In the last decade, large datasets have been widely available for clinical research, thanks to the increasing use of digital health records systems. It was recently reported the healthcare data volume is increasing at a rate of almost 50% annually  and is expected to reach over 2000 exabytes (1018 bytes) in 2020. This development, combined with increased computational power, offers an interesting perspective.
As an example, the Medical Information Mart for Intensive Care (MIMIC-III) database includes over 54 000 hospital admissions in critical care , with vital signs, laboratory tests, reports, medications, ICD (International Classification of Diseases) codes. Similarly, the eICU Collaborative Research Database includes patients admitted to critical care units with vital signs, laboratory tests and medications . Similar databases, applied to cardiac arrest patients, might offer a perspective to describe more accurately subgroups of patients with their early prognostic factors. Indeed, as recently described in a review by Narayan et al.[29▪▪] establishing a better definition of sudden cardiac arrest, and identifying subgroups of phenotypes (instead of considering cardiac arrest as a monolithic event) is crucial to better address its pathology. Especially, regarding early prognostication at admission, a definition of precise phenotypes could enhance previously established models, and addition of initial vital signs and/or laboratory results could dramatically increase the predictive power of existing models. Tailoring specific treatments in the post-ROSC period (such as coronary angiogram or targeted temperature management), according to predicted prognosis (as previously described for coronary angiogram according to CAHP score ) could help to optimize efficiency of care in this setting, and to avoid unnecessary treatments.
In addition to these promising elements, management of massive datasets requires a specific, careful data management. A major pitfall can result from unlabelled and/or uncorrected data, with uncertain quality. Considering the usually automated gathering of data in dataset (for example, regarding Electronic Health Records or vital parameters), medical accuracy of data must be assessed. Moreover, several data cannot be used because they are unstructured (for example, free-text reports). Use of data from electronic medical records, thus requires prior assessment of their reliability.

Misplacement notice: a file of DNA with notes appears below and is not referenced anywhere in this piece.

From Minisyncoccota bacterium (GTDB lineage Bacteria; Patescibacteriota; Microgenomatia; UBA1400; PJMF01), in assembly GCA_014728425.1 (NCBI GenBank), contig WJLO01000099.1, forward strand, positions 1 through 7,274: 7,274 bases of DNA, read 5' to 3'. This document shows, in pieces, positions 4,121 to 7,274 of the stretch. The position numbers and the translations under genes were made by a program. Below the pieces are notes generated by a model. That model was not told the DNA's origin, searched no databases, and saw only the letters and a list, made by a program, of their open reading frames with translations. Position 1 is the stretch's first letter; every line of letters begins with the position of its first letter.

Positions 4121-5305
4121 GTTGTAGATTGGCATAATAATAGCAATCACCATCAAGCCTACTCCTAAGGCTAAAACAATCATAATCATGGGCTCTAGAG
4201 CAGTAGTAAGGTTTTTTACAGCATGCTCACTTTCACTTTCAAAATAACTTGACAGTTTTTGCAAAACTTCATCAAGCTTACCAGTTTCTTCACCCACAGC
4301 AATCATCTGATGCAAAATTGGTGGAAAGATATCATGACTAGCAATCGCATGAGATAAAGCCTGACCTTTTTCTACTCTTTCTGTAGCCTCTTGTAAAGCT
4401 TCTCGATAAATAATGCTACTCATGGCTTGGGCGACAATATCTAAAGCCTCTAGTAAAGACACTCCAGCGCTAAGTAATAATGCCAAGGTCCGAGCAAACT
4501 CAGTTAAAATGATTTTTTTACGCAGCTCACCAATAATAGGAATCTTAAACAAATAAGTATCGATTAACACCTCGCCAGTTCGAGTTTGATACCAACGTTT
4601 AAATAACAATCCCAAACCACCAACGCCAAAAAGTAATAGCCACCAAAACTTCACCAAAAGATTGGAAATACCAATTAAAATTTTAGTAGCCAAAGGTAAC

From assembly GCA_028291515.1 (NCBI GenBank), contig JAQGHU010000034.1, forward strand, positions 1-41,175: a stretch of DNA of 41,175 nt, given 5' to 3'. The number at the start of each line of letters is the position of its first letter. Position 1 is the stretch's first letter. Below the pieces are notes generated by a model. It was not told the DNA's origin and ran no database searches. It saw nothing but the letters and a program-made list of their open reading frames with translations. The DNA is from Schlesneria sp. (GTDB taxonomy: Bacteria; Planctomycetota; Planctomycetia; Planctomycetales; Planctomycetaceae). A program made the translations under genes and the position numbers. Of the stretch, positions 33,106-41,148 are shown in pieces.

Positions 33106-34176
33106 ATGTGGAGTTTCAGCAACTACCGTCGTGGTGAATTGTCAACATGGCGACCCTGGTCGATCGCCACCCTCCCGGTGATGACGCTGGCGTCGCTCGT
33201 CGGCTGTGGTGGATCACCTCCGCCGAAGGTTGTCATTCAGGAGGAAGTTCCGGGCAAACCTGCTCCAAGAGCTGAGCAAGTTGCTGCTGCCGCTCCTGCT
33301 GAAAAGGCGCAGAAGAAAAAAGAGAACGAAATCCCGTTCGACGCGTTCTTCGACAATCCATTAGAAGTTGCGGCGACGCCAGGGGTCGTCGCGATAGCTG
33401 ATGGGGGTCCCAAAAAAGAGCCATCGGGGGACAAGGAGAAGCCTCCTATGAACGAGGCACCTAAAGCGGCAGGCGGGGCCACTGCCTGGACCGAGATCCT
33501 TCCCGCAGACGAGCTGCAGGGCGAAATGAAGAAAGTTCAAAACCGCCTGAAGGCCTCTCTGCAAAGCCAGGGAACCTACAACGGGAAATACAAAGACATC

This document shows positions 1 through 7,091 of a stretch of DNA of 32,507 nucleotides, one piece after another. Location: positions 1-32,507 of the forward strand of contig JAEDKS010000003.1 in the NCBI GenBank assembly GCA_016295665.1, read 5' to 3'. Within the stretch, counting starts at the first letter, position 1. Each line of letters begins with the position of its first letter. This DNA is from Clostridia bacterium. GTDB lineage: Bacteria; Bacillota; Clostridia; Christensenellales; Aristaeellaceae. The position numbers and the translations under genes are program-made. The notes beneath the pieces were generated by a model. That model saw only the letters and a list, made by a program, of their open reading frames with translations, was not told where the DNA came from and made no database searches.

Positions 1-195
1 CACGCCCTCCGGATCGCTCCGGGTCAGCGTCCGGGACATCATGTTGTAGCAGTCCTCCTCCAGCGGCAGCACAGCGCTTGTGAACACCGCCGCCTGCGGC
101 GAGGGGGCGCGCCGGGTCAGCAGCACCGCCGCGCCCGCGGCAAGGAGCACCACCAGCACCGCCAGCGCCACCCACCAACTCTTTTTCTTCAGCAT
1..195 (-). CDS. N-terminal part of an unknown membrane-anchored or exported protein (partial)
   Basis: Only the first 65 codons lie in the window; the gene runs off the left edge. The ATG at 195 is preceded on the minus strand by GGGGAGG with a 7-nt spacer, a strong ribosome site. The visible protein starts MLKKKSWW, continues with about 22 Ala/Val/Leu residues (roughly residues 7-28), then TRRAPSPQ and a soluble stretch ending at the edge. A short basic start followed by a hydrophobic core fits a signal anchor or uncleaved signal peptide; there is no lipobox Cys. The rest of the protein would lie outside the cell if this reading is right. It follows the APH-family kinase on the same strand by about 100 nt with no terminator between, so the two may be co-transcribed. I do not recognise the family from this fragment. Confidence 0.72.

In order to provide more personalized care, and thanks to big datasets previously described, a new approach, such as machine learning could be used  These techniques have been previously described in other cardiologic diseases (such as electrocardiogram analysis [32,33] or echocardiogram ) and in the critical care setting (for example, to identify optimal treatment strategies for sepsis in the ICU [35▪]). To the best of our knowledge, the use of machine learning has not been reported in the aim of establishing new prediction models in cardiac arrest research.
Different approaches could be used. Machine learning can be either supervised or unsupervised [36▪]. In a supervised approach, the algorithm aims to accurately establish and predict a specific characteristic, such as outcome. Supervised machine learning could be used to predict early outcome (i.e. death or unfavourable neurological outcome at hospital discharge) after cardiac arrest, using parameters available during the first hours (Utstein parameters, but also clinical and biological data). By contrast, unsupervised methods can have exploratory goals, to identify hidden clusters or relations between variables. Unsupervised learning could be useful to identify phenotypes of patients with a certain risk profile after hospital admission.
Overall, enrichment of datasets offers great potential for new approaches in the field of cardiac arrest research, including machine learning (either with or without preconditions, thanks to unsupervised approach). Potential applications are promising, and development of large datasets should be promoted to allow research in cardiac arrest using an approach previously validated in other fields of cardiovascular research. However, whether development of artificial intelligence will make ‘doctors obsolete’ remains highly uncertain .
Papers of particular interest, published within the annual period of review, have been highlighted as:
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5. Chelly J, Mongardon N, Dumas F, et al. Benefit of an early and systematic imaging procedure after cardiac arrest